One thing The Mail normally does quite well are giant picture spreads – stories with lots of giant photos and maybe a couple of hundred words of text to explain them. Normally…
Am I being pedantic? I don’t care; the “spiralling meteors” are not meteors, they’re stars! As the Earth turns, the stars seem to rotate around the Pole Star (the “stationary” speck of light in the centre of the image), and if you take a long exposure photograph of them they seem to draw circles in the sky. Now, there are meteors in this image but they are not spiralling and they are, err, a bit tricky to see, especially since The Mail has squished the images down to web resolution.
Edit: After I’ve complained about the Mail squashing the image too much, WordPress has gone and squashed it even further. Click on the images to view them unsquashed.
Can you see them? They’re more visible in the full size version, and they do not spiral. In fact, that’s how you tell a meteor from a star – the meteor moves so quickly that the rotation of the Earth has no effect on its apparent path, so it blazes in a straight line across the sky. All in all, this is a great star trail picture, but it’s not the best meteor picture ever, and the way The Mail has presented it means it’s not a meteor picture at all.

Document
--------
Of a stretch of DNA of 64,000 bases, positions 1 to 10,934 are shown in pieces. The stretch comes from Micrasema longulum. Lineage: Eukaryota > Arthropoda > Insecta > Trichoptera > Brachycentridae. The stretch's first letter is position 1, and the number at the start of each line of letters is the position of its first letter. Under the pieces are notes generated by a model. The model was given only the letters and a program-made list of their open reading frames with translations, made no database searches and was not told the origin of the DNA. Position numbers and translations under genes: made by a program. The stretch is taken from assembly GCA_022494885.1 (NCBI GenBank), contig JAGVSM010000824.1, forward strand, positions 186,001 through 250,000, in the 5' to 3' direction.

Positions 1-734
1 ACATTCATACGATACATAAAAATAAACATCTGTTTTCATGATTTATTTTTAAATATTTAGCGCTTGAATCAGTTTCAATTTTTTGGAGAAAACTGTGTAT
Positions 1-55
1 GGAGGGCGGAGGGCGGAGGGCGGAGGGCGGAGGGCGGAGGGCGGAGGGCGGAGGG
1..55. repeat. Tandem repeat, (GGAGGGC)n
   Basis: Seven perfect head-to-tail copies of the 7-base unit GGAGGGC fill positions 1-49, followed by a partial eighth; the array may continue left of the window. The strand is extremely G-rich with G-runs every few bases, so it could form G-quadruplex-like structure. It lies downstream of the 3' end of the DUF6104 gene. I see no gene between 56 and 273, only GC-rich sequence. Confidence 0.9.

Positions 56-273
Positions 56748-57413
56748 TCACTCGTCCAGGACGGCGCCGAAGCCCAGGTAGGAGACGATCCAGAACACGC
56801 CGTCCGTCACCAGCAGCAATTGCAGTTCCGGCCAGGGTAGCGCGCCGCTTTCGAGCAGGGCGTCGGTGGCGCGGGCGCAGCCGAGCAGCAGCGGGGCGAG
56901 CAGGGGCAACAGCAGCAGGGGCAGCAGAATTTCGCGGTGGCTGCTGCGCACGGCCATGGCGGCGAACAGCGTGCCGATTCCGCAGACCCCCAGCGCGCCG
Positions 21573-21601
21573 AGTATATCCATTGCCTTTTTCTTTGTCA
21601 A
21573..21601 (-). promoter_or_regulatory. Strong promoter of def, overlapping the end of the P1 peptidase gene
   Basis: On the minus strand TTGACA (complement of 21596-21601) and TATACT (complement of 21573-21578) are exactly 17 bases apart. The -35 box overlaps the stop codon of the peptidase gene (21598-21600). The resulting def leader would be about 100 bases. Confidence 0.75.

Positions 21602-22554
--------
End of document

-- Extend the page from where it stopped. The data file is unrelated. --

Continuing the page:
As the photographer Mark Humpage says on his website:
The bright moon made watching/capturing difficult this year and the very wide angle shot makes for a good composition but lesser meteor detail.
Incidentally, there are a lot of really good photos on Humpage’s website – not just of stars and satellites, but hurricanes, icebergs and aurorae too – and, unlike The Mail, he knows the difference between a star and a meteor. Enjoy!